Factors affecting the uptake of screening: a randomised controlled non-inferiority trial comparing a genotypic and a phenotypic strategy for screening for haemochromatosis.
BACKGROUND/AIMS: Haemochromatosis provides an example where a novel pragmatic genotypic screening strategy may be compared with a phenotypic strategy assessing factors affecting uptake, feasibility and cost. METHODS: A randomised controlled 'non-inferiority' trial testing the hypothesis that the uptake of testing in the genotypic strategy would not be inferior to the uptake in a phenotypic screening strategy. Three thousand individuals aged 30-70 were randomly selected and randomly allocated (stratified by age and sex) to one of two screening strategies. Phenotypic-transferrin saturation on blood sample taken at GP surgery or genotypic-saliva sample taken at home; followed in screen positive individuals with assessment of iron status and genotyping. RESULTS: The difference in uptake between the two strategies was 3.4% (95% CI=0.5-6.8). Uptake was low (32%) and least in young men from socially deprived areas. Phenotypic screening was least costly. CONCLUSIONS: In this study, investigating the uptake of screening for a treatable disease in primary care, the uptake of screening with the genotypic strategy was not inferior to that in the phenotypic strategy. The poor uptake in younger men would further limit the effectiveness of screening for haemochromatosis and may have implications for other screening programmes targeted to this group.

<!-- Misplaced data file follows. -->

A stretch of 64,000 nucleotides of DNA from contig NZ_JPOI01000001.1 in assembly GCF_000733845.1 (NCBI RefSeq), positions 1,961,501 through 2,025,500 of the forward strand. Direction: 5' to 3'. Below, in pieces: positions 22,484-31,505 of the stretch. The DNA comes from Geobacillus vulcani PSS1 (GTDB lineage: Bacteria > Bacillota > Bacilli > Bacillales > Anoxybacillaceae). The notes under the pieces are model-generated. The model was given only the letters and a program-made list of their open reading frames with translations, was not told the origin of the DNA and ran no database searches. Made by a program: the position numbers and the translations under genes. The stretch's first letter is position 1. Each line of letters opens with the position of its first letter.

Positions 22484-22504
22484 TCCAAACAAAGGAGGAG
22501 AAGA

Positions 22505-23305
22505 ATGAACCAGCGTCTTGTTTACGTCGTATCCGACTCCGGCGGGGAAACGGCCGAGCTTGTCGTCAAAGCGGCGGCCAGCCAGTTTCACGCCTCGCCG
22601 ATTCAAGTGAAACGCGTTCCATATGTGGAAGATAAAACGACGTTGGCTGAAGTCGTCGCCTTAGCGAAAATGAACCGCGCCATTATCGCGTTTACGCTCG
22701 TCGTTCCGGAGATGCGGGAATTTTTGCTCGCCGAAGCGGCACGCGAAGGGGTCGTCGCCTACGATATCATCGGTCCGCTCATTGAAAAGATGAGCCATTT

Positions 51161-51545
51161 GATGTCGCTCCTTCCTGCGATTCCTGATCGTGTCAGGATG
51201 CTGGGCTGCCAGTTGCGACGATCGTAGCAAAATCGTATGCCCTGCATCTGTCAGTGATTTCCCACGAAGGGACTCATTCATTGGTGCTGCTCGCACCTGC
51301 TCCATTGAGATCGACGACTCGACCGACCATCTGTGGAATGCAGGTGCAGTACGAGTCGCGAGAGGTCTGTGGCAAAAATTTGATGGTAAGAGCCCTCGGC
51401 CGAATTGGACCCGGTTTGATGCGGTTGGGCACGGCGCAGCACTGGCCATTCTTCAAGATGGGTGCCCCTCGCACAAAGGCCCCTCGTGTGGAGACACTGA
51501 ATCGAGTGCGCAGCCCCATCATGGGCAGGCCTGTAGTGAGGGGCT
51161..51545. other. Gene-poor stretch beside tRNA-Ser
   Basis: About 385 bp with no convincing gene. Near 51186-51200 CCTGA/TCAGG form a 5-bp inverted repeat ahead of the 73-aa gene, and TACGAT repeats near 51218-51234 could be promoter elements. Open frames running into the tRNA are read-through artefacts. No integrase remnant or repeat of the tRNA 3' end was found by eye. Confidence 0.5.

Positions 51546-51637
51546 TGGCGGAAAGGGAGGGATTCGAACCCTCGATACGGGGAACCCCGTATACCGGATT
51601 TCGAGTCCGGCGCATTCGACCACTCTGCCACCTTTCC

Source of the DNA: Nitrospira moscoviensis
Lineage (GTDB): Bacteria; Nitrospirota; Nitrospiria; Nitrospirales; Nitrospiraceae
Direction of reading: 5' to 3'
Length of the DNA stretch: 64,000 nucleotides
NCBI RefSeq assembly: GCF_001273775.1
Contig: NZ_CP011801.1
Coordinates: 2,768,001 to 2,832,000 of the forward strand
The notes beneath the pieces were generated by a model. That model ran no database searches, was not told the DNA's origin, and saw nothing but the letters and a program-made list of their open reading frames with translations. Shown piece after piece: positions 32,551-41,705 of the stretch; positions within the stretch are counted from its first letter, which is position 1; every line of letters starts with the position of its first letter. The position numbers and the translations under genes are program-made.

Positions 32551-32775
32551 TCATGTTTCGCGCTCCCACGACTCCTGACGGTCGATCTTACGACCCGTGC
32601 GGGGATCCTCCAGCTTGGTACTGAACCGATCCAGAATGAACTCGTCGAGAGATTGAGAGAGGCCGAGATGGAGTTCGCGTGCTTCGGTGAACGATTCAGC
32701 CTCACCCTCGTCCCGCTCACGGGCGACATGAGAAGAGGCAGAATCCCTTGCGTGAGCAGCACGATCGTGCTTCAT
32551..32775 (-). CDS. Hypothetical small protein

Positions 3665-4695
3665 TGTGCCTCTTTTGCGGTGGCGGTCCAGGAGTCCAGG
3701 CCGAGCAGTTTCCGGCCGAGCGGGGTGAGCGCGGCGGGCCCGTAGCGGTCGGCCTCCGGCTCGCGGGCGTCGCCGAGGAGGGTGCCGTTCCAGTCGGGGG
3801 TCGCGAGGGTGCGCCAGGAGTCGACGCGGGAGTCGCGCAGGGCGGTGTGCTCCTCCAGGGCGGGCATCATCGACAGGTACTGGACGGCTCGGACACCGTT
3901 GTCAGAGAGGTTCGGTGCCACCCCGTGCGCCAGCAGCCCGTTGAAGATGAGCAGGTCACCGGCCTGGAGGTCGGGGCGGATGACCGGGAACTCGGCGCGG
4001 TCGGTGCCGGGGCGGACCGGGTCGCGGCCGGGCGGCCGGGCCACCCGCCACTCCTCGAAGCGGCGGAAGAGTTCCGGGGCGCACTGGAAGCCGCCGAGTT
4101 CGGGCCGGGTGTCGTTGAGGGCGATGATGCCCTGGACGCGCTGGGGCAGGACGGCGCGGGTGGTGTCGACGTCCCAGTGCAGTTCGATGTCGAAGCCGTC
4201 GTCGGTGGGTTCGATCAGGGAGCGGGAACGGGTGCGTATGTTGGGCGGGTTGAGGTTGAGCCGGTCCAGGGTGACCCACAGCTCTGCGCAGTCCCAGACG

|Title:||Factors affecting the uptake of screening: a randomised controlled non-inferiority trial comparing a genotypic and a phenotypic strategy for screening for haemochromatosis.|
|Keywords:||Adult, Aged, Blood, Feasibility Studies, Female, Genotype, Health Care Costs, Hemochromatosis, Humans, Male, Mass Screening, Middle Aged, Mutation, Patient Acceptance of Health Care, Phenotype, Saliva, Specimen Handling, Transferrin|
|UCL classification:||UCL > School of Life and Medical Sciences
UCL > School of Life and Medical Sciences > Faculty of Medical Sciences
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